Need some cooking inspiration? Try these winter comfort foods.
The weather is crisp and cold, which means it’s the perfect time to cozy up with a warm meal. If you love soups, casseroles or want to try something new, we’ve got several recipe ideas for you. Try one with a friend, bring one to a family gathering and enjoy!
In Oregon, some of the fresh produce you’ll find throughout the season includes winter squash, Brussel sprouts, kale, cabbage, mushrooms, dried beans, lentils, onions, potatoes, cranberries, apples and root vegetables like carrots and parsnips. OSU Extension’s Food Hero program has an extensive list of recipes ranging from snacks to main courses and everything in between, including:
Celebrating culture through cooking
Seasonal foods celebrate the relationship Indigenous peoples share with the land, including their knowledge of ecosystems and ecoregions. Ingredients like winter squash have been an important part of Indigenous cultures for thousands of years. In addition to serving as a main part of many dishes, squash also have several other uses. For example, the hardened skins can be hollowed out and used as ceremonial decorations or storage containers. And the dried strips of squash can also be used to weave mats.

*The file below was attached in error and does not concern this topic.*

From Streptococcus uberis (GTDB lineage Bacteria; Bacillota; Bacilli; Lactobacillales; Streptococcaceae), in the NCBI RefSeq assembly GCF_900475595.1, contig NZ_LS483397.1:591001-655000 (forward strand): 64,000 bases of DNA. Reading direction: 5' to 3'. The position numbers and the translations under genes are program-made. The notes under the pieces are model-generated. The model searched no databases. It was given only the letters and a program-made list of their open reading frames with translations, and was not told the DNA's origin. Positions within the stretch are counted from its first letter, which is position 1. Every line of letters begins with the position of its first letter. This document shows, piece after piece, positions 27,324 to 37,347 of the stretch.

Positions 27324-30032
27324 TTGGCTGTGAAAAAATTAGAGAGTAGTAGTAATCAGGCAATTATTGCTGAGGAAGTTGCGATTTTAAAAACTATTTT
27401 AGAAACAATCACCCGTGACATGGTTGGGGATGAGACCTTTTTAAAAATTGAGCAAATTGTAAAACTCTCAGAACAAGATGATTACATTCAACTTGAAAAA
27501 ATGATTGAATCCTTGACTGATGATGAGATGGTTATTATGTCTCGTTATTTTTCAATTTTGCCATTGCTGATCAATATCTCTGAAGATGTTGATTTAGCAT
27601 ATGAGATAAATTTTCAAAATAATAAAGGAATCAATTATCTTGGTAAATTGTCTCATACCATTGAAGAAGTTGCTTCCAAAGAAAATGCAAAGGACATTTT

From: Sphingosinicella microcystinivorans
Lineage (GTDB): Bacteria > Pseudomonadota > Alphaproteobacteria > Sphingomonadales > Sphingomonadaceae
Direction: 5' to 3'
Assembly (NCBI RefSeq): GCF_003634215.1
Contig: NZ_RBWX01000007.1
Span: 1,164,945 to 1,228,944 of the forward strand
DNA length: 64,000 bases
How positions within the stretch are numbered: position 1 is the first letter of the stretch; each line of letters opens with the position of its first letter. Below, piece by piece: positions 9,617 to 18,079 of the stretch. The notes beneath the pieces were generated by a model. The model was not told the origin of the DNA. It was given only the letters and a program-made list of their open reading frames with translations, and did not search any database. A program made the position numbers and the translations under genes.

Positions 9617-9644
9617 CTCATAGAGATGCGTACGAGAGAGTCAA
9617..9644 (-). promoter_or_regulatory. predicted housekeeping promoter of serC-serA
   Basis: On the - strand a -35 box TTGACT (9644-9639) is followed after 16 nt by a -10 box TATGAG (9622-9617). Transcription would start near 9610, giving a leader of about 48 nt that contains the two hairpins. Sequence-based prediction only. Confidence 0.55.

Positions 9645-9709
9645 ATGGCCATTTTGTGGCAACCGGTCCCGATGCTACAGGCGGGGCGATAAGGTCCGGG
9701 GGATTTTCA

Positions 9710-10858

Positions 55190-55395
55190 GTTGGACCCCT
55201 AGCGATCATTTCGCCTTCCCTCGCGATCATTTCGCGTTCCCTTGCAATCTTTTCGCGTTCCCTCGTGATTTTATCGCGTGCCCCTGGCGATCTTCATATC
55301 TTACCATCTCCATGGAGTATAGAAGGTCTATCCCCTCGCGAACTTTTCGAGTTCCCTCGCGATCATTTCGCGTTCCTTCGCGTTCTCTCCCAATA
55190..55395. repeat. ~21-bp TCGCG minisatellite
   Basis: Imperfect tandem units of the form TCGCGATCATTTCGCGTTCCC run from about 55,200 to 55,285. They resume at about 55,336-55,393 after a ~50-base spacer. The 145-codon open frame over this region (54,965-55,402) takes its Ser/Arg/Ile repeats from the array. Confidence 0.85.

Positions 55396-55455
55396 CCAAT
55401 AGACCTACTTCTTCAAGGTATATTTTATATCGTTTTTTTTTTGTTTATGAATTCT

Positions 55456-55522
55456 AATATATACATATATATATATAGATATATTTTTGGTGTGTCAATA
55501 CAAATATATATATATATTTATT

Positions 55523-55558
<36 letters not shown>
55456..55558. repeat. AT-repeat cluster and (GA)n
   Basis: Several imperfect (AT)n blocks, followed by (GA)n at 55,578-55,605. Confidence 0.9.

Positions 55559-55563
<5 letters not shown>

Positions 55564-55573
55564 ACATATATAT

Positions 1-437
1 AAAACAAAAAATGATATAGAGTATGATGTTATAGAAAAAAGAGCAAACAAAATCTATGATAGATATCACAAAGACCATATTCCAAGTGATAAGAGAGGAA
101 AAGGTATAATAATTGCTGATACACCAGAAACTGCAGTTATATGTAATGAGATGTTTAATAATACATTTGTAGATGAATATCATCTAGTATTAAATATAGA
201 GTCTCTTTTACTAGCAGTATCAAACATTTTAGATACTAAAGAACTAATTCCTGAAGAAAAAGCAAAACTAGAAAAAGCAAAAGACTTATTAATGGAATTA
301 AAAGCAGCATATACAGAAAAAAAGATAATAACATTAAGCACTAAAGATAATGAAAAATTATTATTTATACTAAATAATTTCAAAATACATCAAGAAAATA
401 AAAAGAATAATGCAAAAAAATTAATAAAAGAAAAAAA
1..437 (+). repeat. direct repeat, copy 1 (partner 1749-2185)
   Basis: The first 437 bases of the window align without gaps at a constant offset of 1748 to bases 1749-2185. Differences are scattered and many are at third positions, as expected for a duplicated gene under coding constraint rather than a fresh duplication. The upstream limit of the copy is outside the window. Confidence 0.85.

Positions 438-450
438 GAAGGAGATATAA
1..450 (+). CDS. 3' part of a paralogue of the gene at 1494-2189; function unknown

Chef Nephi Craig, who partners with OSU Extension’s Indigenous Peoples Workgroup and the Food Hero Program, is a member of White Mountain Apache and Diné tribes and is founder of The Native American Culinary Association. He works to educate others about Indigenous foods, preserve their history and share recipes with the world.
Craig’s recipes are also featured at foodhero.org:
Take your winter cooking up a notch – and grow your own food
Beginning in January, individuals, households, groups and teachers can sign up to receive free seeds through Food Hero’s Grow This! Challenge. Each will be delivered by mail and include a mix of herb and vegetable seeds, as well as flowers that are attractive to pollinators. A monthly email will also be provided, with growing, harvesting and preparation tips.
Whether you’re cooking, taste-testing or growing, dig in to Oregon’s bounty this winter!